Review: Truthwitch

21414439Title: Truthwitch
Author: Susan Dennard
Genre: Fantasy, YA

My rating: 3 of 5 stars

Goodreads Summary:In a continent on the edge of war, two witches hold its fate in their hands.
Young witches Safiya and Iseult have a habit of finding trouble. After clashing with a powerful Guildmaster and his ruthless Bloodwitch bodyguard, the friends are forced to flee their home.
Safi must avoid capture at all costs as she's a rare Truthwitch, able to discern truth from lies. Many would kill for her magic, so Safi must keep it hidden - lest she be used in the struggle between empires. And Iseult's true powers are hidden even from herself.
In a chance encounter at Court, Safi meets Prince Merik and makes him a reluctant ally. However, his help may not slow down the Bloodwitch now hot on the girls' heels. All Safi and Iseult want is their freedom, but danger lies ahead. With war coming, treaties breaking and a magical contagion sweeping the land, the friends will have to fight emperors and mercenaries alike. For some will stop at nothing to get their hands on a Truthwitch. 

I had heard only good things about Truthwitch, and the premise sounded really interesting. I never thought about it before I read the blurb for this book, but of course someone who could parse the truth from the lies would be invaluable and of course every person with any shred of power would want to use that person for their own gain. I was very excited for the power struggles and how far people were willing to go to control a Truthwitch, but I was also excited to see how the truthwitch herself would fight becoming just a pawn. I guess my expectations were a little too high, because while there were power struggles and a rebellious truthwitch, neither of them were interesting enough to really capture my interest.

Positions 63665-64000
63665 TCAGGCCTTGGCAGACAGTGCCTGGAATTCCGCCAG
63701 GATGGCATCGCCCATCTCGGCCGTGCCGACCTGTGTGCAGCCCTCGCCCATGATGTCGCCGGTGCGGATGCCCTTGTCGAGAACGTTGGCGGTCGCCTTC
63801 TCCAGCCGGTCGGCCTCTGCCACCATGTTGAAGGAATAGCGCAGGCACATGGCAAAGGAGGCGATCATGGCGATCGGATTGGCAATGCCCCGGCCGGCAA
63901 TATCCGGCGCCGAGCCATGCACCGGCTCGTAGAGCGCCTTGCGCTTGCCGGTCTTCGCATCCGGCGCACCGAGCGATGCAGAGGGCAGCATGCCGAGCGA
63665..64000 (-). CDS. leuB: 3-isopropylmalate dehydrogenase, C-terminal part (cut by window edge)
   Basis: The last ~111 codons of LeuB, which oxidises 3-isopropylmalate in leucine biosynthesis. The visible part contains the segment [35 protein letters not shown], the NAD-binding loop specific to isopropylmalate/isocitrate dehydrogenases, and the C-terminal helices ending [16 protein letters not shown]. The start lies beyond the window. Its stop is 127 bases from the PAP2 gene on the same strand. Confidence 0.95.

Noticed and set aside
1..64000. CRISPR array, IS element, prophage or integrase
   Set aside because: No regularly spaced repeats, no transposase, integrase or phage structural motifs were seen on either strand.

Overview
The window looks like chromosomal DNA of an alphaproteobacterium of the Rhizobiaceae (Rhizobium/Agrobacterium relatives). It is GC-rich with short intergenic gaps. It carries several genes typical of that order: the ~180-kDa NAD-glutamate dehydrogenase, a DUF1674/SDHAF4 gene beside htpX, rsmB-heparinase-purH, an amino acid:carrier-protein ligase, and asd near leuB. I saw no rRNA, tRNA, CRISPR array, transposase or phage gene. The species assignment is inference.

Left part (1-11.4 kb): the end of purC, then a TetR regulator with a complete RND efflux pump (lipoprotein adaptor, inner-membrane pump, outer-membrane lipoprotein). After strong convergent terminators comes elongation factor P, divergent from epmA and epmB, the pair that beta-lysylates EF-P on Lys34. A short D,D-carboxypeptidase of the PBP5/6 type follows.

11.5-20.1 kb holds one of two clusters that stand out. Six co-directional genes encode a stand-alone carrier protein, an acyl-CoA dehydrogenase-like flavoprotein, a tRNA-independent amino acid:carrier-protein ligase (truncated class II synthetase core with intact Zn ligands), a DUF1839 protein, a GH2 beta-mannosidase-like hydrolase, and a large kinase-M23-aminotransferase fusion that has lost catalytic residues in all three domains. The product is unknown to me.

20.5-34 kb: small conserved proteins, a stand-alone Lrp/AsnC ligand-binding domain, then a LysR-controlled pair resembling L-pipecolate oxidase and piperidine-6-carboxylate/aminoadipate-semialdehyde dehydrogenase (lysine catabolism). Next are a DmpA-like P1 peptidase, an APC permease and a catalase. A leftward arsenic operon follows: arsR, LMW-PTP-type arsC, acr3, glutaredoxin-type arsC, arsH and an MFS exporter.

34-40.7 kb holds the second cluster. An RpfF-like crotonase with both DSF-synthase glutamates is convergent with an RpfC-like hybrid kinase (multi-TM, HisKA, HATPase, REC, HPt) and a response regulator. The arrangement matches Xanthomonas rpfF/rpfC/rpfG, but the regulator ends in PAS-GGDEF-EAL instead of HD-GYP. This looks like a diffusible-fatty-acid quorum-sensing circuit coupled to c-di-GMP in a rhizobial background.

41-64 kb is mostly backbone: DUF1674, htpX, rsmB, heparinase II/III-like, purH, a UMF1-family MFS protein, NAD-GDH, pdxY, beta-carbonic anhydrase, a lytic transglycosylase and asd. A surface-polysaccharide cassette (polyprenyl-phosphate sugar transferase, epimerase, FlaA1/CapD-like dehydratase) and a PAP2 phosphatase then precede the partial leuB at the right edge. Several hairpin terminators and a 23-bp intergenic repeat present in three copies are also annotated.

I usually love stories that revolve around friendship, and Safi and Iseult certainly have an epic friendship. I wanted so badly to root for them and love them as they supported each other through their own personal challenges, but somehow I felt like both girls were too childish for me to really care about them. Their conversations were like those of middle schoolers, and they just generally seemed very whiny and immature; Safi especially never seemed to grasp the gravity of their situation. I did like Iseult's complicated relationship with her mom, and Safi did grow more mature by the end of the book, but I honestly didn't care that much about either of them. Merik was a little more interesting, with his magic and his incredible loyalty to his people. I really loved his bond with Kullen, now THAT is a friendship worth rooting for.

The character I was most intrigued by was the supposed villain, the assassin monk Aiduan. He's the most tormented character, trying to figure out if one of his unshakable beliefs is in fact very wrong. He is terrifying and cunning, but he also has a strict moral code; he always pays his debts.

There are a lot of really cool things in this book in terms of the magic. There are witches of nearly any kind you can imagine, and Dennard cleverly comes up with ways each kind of witch fills a role in their society. I also liked the Voidwitch idea and how that connected to the Cleaving. I wish there had been a little bit more background or worldbuilding though, because at first it was hard to figure out how all these scattered magical concepts fit together.

I wasn't a huge fan of the characters and I didn't find the plot particularly amazing, but I did like the worldbuilding and I see a lot of potential for book 2 to step it up in terms of character development and raising the stakes. I'm hoping Windwitch is better than this one!

 blog signature photo 4bf1c374-231a-40b6-8756-317f9308721c_zpsf45cae08.jpg
Follow on Bloglovin


Popular posts from this blog

Way of Kings concept art and fan art!

The Insidious Side of the Golden Milk Latte

Sci Fi month: The Supremely Fantastic Science Fiction Subgenre Flowchart